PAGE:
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with military uses or civilian uses. it provides the country with self-esteem about being on the level of other countries. this was the case in china when it acquired nuclear weapons. it is to some extent the case in iran today. the question is recognizing this gusty -- this prestige question is very important. otherwise we will see the proliferation of nuclear technology. we will see technology is the same. countries want to acquire the stolid. iranians need at least one thing to remain on the nuclear technology program. >> i think after revolution,
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france declined contract. -- decline the contract iran had already with france on enrichment. if you have not declined, the enrichment was to be done in your land and not iran. the second issue is that the problem is the nuclear bomb. the iranian side would except all measures and commitments to venture the international community that iran would forever remain in non-nuclear weapons state. this is not an issue for iran. on transparency measures, openness, up to the end, they would be 100% on them if the rights are respected. ultimately, the sanctions should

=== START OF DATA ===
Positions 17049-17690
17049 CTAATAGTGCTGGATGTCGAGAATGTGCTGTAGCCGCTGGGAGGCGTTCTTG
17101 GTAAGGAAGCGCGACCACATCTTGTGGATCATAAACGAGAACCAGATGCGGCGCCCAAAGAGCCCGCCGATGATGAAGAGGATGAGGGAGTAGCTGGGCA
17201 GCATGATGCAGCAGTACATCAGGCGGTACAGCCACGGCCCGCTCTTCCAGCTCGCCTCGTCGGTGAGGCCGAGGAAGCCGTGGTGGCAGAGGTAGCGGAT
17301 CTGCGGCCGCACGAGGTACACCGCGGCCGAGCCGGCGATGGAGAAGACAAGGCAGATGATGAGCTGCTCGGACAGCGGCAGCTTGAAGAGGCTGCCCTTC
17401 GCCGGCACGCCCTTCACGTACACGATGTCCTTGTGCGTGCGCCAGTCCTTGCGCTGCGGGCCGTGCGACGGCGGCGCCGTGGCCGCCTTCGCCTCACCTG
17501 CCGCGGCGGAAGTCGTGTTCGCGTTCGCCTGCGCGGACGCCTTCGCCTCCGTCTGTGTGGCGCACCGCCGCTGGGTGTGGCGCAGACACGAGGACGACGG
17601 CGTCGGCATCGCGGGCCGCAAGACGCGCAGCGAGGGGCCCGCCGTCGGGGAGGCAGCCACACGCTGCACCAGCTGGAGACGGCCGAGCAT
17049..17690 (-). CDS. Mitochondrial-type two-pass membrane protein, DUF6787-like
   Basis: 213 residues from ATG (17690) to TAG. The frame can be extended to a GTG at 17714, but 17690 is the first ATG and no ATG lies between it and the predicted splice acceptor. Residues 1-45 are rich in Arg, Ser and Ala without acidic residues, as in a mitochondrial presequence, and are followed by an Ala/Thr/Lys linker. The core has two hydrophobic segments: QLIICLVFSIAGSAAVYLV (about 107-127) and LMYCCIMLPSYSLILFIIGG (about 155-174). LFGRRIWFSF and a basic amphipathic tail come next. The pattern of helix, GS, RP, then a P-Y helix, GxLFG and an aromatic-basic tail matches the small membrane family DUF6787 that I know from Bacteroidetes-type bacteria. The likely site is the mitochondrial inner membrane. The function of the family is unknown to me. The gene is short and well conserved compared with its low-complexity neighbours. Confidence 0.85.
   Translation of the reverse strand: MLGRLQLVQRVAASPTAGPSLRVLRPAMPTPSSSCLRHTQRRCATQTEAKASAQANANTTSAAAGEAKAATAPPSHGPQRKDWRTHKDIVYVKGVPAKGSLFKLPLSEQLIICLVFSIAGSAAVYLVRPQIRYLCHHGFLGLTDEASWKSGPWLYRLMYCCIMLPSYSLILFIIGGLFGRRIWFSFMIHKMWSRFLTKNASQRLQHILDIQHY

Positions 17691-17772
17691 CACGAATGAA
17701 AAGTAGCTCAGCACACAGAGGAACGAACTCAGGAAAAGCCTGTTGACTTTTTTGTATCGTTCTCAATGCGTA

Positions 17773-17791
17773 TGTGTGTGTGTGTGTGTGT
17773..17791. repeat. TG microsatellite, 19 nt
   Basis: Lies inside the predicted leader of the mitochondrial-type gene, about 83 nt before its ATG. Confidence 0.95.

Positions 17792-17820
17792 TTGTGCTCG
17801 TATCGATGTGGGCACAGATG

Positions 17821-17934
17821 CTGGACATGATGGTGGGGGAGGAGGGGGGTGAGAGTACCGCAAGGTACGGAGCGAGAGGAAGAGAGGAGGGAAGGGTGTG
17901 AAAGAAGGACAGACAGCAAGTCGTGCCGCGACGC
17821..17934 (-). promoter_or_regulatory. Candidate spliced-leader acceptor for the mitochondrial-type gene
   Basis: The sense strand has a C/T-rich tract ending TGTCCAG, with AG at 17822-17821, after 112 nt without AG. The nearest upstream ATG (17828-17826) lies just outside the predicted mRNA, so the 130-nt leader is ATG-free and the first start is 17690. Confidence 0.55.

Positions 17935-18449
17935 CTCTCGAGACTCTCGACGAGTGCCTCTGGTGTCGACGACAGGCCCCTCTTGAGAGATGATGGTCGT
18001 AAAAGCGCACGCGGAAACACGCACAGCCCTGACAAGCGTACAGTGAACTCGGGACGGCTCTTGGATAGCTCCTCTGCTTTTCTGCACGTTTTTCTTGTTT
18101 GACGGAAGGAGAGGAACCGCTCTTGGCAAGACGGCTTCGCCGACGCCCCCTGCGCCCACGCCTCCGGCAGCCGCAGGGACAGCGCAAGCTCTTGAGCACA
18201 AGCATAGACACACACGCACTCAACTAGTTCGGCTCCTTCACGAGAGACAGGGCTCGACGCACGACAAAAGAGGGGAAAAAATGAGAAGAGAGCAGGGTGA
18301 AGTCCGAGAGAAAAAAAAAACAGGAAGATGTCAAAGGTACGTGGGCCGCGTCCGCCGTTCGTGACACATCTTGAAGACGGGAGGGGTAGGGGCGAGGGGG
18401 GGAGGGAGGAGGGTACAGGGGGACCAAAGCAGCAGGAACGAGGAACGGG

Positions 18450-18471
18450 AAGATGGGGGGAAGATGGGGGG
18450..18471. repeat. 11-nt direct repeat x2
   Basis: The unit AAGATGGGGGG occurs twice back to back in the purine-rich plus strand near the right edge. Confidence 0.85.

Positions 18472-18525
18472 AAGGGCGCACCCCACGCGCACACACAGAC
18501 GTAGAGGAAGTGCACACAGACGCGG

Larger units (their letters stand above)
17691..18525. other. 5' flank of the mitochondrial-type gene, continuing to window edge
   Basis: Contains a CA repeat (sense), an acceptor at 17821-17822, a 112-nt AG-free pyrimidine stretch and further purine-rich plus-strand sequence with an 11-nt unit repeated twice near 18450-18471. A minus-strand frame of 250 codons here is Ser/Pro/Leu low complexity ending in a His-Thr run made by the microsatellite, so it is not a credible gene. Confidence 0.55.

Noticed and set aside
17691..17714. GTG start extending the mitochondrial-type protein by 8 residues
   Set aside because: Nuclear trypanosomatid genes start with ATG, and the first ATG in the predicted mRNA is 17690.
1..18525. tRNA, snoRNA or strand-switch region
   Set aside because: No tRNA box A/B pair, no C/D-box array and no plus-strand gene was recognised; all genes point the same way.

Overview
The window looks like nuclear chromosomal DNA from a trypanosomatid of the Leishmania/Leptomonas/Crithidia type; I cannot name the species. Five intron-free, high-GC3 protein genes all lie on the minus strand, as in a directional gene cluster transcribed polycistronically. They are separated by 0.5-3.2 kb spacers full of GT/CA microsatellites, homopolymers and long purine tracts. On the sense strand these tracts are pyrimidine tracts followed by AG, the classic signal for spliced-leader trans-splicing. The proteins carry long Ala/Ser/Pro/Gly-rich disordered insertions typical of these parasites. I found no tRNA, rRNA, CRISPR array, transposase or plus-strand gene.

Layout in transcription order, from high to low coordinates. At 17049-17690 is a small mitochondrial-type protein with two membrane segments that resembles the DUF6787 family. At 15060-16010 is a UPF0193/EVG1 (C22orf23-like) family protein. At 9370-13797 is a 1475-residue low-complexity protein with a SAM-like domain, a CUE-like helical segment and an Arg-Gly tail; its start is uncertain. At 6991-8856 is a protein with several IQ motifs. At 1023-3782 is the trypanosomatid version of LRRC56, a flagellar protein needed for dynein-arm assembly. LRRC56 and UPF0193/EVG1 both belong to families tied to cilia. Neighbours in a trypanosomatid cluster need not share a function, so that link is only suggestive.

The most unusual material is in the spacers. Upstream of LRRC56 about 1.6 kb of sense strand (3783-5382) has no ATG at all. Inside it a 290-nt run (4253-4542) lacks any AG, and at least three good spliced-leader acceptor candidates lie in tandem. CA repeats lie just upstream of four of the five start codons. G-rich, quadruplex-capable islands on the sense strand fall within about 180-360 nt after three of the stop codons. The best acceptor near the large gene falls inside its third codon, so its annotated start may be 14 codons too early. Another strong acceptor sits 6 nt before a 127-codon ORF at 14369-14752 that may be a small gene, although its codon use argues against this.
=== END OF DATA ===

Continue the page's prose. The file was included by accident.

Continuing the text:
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be lifted. you remember in 2003 and 2004, the european e.u. 3 or asking for objections to non-diversion. we asked them to define the objective guarantees. we wanted to know what they want ted. then you have the meeting with president in 2005. the agreement was they would leave it to the iada to define it. when we arrived in germany, we were told it was discussed with washington and washington had rejected it. either they're not ready to leave it to the iaea to define the objectives for non- diversion.
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in spring of 2005, i have detailed in my book, when i met with the e.u. it was before a presidential election. i told them i would agree for iran to have a pilot and export production. then we would negotiate for a longer period in order to reach some kind of compromise and leave it to the europeans to define the objective guarantees. this proposal, when we ready to have one private, this was rejected again by the e.u. iran was not very much eager to accelerate the program. at that time, the proposal was
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confirmed by the leaders. the europeans were not ready to cooperate with iran. >> the next brief question. >> thank you. i have a question for ambassador mousavian. new reports out this morning say there will be another round of discussions between iaea and iran regarding the framework concept for dealing with the possible military activities iran is suspected of being involved in in the past. my question is, what do you see as being possible in these discussions which come a week before the board of governors meeting? what needs to be done to move forward to resolve these questions?